Tammara teaches a transition class at Matheny, meaning she instructs older students in life skills that will help them after they graduate. Four years ago, she started the Tea Time Café, a snack bar managed by Matheny students for Matheny employees. Her students count money from Tea Time sales, enter the results on a special math worksheet and make bank deposits.  The students also work on clerical jobs for Matheny and fill packages for Operation Shoebox, an organization that sends care packages to U.S. troops deployed overseas.

A resident of Bridgewater, NJ, Tammara appreciates Matheny’s trans-disciplinary approach, “where therapists work in the classroom with teachers. We all work together. I feel very strongly about that – it’s such a collaborative effort.” Her colleagues apparently feel the same way about Tammara as they nominated her Matheny’s educator of the year for the 2012-2013 school year.

Mask auction on Fat Tuesday

Verve owner Rick St. Pierre toasts with one of his customers, Eric Patton of Somerville.

The walls of the Verve Bistro Bar & Lounge in Somerville, NJ, were filled with hanging masks made by facilitators in Matheny’s Arts Access Program, students in Matheny’s Adult Services Program and members of the Junior Friends of Matheny. The occasion was opening night, Thursday, February 7, of Verve’s Mardi Gras-Carnivale celebration featuring, in the words of owner Rick St. Pierre, “food and libations of Venice, Brazil and New Orleans, baubles, beads, gaudy decorations and cheap plastic trinkets.”

The celebration was held over the weekend of February 8-9 and will culminate on Fat Tuesday, February 12, with a silent auction for the masks. A portion of the proceeds from the Carnivale will go to Matheny for the second consecutive year. There is still time to join the celebration tonight, by making a reservation. Just call (908) 707-8655; Verve is located at 18 East Main St.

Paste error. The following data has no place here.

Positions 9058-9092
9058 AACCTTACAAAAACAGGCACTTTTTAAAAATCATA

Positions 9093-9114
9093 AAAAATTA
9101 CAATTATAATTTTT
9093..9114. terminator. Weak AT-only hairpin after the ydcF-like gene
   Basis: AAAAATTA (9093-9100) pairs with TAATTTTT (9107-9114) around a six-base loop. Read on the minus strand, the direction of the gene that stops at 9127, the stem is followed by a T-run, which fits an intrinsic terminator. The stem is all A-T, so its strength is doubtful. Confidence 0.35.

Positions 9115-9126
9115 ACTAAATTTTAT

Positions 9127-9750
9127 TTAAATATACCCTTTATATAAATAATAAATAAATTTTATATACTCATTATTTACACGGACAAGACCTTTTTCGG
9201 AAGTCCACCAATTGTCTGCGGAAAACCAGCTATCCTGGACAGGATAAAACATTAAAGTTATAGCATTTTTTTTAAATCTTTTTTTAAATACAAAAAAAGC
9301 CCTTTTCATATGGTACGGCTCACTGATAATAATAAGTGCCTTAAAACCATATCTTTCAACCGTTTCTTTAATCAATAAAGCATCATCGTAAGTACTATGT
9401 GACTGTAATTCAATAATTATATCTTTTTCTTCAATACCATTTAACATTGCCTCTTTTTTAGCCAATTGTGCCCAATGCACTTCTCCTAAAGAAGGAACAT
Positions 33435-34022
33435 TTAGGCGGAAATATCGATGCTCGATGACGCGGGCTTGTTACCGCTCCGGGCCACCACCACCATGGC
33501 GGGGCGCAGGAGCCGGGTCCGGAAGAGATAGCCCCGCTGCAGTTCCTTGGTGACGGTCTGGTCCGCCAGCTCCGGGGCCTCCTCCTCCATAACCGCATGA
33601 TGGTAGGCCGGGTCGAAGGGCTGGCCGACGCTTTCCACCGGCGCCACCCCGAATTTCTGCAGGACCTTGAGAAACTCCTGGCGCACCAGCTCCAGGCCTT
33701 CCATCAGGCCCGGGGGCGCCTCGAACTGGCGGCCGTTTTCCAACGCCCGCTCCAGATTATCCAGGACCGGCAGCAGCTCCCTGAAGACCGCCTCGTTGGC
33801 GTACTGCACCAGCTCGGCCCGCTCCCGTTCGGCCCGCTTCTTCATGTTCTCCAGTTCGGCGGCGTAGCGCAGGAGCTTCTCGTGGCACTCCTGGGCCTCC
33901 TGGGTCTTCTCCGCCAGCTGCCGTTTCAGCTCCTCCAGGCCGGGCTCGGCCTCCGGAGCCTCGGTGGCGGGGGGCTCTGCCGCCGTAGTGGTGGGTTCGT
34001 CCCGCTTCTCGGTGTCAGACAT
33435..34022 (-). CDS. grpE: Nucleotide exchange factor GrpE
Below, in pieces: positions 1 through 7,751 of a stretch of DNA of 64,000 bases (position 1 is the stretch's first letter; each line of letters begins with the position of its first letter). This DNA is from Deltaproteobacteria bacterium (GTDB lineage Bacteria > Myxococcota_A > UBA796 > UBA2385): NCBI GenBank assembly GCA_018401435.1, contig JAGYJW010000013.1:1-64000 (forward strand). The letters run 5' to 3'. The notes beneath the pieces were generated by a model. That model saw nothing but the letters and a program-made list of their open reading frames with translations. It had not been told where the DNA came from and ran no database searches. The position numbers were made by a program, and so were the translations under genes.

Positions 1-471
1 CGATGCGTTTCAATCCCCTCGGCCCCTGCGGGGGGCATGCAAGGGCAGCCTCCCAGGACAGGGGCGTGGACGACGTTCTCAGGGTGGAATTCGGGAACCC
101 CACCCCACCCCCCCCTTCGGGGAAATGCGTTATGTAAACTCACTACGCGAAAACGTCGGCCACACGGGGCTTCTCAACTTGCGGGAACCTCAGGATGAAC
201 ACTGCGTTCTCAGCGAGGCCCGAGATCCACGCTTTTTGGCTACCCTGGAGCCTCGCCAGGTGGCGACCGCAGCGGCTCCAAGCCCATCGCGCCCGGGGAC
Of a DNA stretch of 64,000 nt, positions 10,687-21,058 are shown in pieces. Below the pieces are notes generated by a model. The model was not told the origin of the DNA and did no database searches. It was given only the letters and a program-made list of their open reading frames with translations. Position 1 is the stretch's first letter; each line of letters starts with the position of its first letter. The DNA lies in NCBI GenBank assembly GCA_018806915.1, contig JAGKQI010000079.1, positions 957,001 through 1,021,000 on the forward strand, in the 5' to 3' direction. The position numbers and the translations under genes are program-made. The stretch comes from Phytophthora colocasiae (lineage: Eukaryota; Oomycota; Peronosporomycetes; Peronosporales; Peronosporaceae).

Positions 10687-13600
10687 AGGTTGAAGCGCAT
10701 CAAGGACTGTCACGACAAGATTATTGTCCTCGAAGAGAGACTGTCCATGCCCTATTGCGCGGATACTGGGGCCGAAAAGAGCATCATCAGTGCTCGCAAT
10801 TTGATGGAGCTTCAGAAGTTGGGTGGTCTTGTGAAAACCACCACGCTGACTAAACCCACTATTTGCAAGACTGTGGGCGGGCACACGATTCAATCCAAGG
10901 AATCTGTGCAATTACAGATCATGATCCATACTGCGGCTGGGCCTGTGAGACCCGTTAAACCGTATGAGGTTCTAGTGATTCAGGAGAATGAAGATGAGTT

One of two masks created by Arts Access facilitator Joe Matousek that will have an opening bid of $100 at the silent auction.

Filling the Bill

From left, MBS students Blake Kernen of Short Hills, NJ; William Segal, Millington, NJ; Kendall Cairoli, Tewksbury, NJ; Lamson; and Jenna Dertouzas, Oakland, NJ.

During the 11 years that he taught science at Morristown-Beard School in Morristown, NJ, Bill Lamson spent every Monday afternoon bringing a group of seven students to Matheny to help out with recreation therapy activities and to interact socially with Matheny patients and students. The Mo-Beard volunteers rotated from a group of approximately 75 students.

In addition to this regular routine, Lamson also galvanized his students to volunteer and raise money to support Miles for Matheny, the annual fundraiser and community event held every April. Last year, despite the rain and wind, more than 20 Mo-Beard students served as walking partners in the Lu Huggins Wheelchair Walk.

Lamson, a resident of West Caldwell, NJ, is now retired, but he visited Matheny one last time in  January with some of his students, to enjoy a thank you party organized by coordinator of volunteer activities Gail Cunningham and volunteer assistant David Curcio. They presented him with several mementoes of his time at Matheny including photos, press clips and one more Miles for Matheny t-shirt to add to his collection.

Future healthcare workers